Lush Prize at EUROTOX 2018
Lush Prize was at EUROTOX 2018 in Brussels to promote the 1R (replacement) of animals in safety testing.
EUROTOX is a major European toxicology conference held annually. The conference includes both traditionally used animal methods and an increasing focus on non-animal approaches and this year’s theme was ‘Toxicology Out of The Box’.
Many previous winners of the Lush Prize were in attendance and presenting their work.
Representing the Prize was our scientific consultant Rebecca Ram, and here is her diary from the event.
A very packed four day agenda for the conference opened on Sunday, with sessions on a variety of topics including a number of non-animal approaches including in silico (computer modelling) initiatives, application of non-animal data in toxicokinetics and organ specific in vitro methods, as well as read across use in REACH.
A keynote session on day two was a debate entitled ‘Adverse Outcome Pathways are the future for regulatory toxicology ‘ between Brigitte Landesmann of EUROTOX (for the motion) and Daniel Villeneuve of the SOT (Society of Toxicology) speaking against the motion.
Both speakers presented very interesting talks and after an audience vote it was considered that the debate was won in favour of AOPs being a key factor in the future of regulatory toxicology. The session was attended to near maximum capacity of several hundred attendees, demonstrating the increasing interest and discussion of AOPs.
Other sessions on day two included ‘Organs on a chip in toxicology- is the end of animal testing near?’ with presentation of work on the development of OoC models of e.g. thrombosis and the GI tract, as well as many other sessions.
Tuesday included ‘Ecotoxicology and toxicology- bridging the gaps’ with focus in two separate sessions on ‘models and frameworks’ including pathway based approaches and ‘contemporary challenges’ . Further sessions are also devoted to ‘Adverse Outcome Pathways and development of alternative methods’.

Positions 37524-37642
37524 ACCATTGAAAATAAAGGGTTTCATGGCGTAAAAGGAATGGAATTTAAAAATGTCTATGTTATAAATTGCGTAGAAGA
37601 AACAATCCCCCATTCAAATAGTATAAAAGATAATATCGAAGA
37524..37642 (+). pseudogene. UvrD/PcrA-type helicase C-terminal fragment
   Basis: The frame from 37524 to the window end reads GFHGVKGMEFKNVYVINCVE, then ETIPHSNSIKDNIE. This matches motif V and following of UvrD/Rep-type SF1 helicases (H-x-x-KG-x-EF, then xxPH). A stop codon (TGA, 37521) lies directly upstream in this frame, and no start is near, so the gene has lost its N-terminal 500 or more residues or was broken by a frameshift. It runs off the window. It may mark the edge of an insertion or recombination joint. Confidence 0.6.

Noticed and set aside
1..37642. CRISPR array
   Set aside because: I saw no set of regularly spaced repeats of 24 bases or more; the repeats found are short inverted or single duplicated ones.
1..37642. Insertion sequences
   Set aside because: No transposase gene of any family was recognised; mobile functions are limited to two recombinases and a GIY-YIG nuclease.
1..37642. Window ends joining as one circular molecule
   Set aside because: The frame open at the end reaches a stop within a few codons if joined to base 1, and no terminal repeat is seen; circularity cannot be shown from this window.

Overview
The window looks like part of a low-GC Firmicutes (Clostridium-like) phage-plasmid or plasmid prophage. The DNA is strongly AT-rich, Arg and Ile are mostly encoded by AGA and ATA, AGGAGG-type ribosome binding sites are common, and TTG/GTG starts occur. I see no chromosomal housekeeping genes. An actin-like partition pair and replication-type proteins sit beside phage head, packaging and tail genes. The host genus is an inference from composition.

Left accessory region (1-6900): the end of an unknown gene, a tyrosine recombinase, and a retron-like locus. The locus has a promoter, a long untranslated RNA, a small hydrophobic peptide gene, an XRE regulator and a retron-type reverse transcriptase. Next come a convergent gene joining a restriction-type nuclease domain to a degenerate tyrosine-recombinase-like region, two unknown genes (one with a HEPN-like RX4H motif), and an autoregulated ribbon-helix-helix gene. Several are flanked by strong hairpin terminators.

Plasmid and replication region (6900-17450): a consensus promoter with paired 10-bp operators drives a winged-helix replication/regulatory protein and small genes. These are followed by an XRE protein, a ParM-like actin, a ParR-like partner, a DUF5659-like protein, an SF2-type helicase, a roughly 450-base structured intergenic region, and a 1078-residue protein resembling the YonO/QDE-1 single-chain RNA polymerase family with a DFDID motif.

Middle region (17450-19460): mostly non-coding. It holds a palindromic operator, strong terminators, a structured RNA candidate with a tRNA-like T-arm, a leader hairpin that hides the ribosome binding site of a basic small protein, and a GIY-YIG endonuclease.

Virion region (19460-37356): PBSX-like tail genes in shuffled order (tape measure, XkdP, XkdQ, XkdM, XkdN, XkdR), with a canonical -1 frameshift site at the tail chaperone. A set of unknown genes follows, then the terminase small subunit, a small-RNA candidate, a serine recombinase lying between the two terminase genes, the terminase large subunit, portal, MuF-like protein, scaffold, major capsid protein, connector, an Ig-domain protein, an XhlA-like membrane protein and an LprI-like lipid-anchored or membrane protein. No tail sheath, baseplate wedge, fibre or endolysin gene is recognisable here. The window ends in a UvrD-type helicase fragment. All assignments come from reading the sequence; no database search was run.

Another well attended key presentation was hosted by Cosmetics Europe entitled ‘Five years after the ban: can regulatory safety assessment of cosmetics ingredients be performed based on non-animal methods and approaches?’
The final day of EUROTOX had lectures on ‘How modern toxicology serves society’ by former Lush Prize winner Dr. Thomas Hartung; a presentation from OECD on ‘Is global chemical policy reaching its goals?’ and a range of other topics from cutting edge 3D liver, lung, kidney and BBB(blood brain barrier) on a chip models, to skin models used to predict skin sensitisation (allergy) to determine the safety of a range of substances, from everyday applications such as tattoo inks, to industrial chemicals and drugs.
The closing keynote lecture of the congress was on ‘Big data for biologists; a maths in medicine case study’. The forward thinking, yet logical concept of ‘big data’ promotes the large scale review (also termed ‘data mining’) and use of vast libraries and publications of existing data.
Lush Prize prepared an abstract for inclusion in the official congress publication, as well as a poster presentation – download the poster.
Whilst EUROTOX clearly includes significant content on traditional toxicology and use of animals, as well as presentations and exhibitor organisations who use, breed and supply animals ranging from mice to rabbits, dogs and non-human primates, it is encouraging to see the increasing recognition that more human relevant approaches must be adopted to overcome both scientific and ethical challenges – a message the Lush Prize continues to promote and support.